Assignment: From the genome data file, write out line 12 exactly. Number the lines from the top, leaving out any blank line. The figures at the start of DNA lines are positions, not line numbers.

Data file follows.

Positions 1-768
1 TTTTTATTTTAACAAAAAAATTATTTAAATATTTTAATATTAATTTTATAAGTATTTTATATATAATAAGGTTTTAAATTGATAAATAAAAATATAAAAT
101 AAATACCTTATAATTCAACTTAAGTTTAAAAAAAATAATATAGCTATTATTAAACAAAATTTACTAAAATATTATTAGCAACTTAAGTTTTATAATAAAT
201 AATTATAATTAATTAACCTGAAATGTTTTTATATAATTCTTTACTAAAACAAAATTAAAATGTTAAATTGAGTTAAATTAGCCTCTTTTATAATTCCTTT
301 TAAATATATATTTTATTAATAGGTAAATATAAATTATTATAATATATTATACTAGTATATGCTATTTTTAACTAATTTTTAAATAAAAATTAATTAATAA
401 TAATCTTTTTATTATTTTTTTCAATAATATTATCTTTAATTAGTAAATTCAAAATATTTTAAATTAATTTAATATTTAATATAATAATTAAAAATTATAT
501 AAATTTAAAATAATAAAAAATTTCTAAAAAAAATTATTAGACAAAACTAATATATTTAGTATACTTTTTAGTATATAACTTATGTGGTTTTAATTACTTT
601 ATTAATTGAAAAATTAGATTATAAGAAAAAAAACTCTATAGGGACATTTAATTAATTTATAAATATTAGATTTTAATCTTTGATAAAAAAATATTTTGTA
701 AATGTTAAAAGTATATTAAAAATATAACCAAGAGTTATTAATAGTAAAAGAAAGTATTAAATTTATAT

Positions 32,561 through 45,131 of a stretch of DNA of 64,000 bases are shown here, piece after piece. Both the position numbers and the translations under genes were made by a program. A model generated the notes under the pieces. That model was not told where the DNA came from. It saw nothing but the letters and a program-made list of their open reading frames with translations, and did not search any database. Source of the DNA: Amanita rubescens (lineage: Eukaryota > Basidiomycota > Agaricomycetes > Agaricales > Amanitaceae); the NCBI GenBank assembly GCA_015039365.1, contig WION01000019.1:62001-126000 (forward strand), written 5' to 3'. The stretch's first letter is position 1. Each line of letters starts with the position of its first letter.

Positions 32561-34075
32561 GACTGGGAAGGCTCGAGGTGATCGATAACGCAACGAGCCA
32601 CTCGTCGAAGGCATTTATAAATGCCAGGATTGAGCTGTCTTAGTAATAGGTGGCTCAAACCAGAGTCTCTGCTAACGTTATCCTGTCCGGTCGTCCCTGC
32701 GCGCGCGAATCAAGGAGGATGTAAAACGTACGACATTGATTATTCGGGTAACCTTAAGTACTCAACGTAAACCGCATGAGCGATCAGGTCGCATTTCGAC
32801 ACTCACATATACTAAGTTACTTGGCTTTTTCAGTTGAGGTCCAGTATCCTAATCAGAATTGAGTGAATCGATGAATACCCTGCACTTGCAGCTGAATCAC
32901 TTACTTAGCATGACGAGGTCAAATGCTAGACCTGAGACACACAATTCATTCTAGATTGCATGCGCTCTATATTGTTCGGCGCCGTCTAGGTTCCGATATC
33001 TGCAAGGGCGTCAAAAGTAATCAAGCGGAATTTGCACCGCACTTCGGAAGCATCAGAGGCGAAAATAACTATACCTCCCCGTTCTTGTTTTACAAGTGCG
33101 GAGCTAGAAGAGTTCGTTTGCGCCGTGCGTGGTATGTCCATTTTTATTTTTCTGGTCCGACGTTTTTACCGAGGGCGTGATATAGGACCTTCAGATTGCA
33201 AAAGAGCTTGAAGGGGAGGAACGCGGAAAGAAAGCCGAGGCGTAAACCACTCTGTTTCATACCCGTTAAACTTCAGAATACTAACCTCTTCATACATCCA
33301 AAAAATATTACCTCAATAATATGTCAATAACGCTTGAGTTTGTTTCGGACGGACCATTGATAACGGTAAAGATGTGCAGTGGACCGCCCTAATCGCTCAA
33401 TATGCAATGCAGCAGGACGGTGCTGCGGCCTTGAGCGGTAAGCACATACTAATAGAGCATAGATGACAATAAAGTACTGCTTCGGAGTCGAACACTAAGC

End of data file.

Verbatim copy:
32561 GACTGGGAAGGCTCGAGGTGATCGATAACGCAACGAGCCA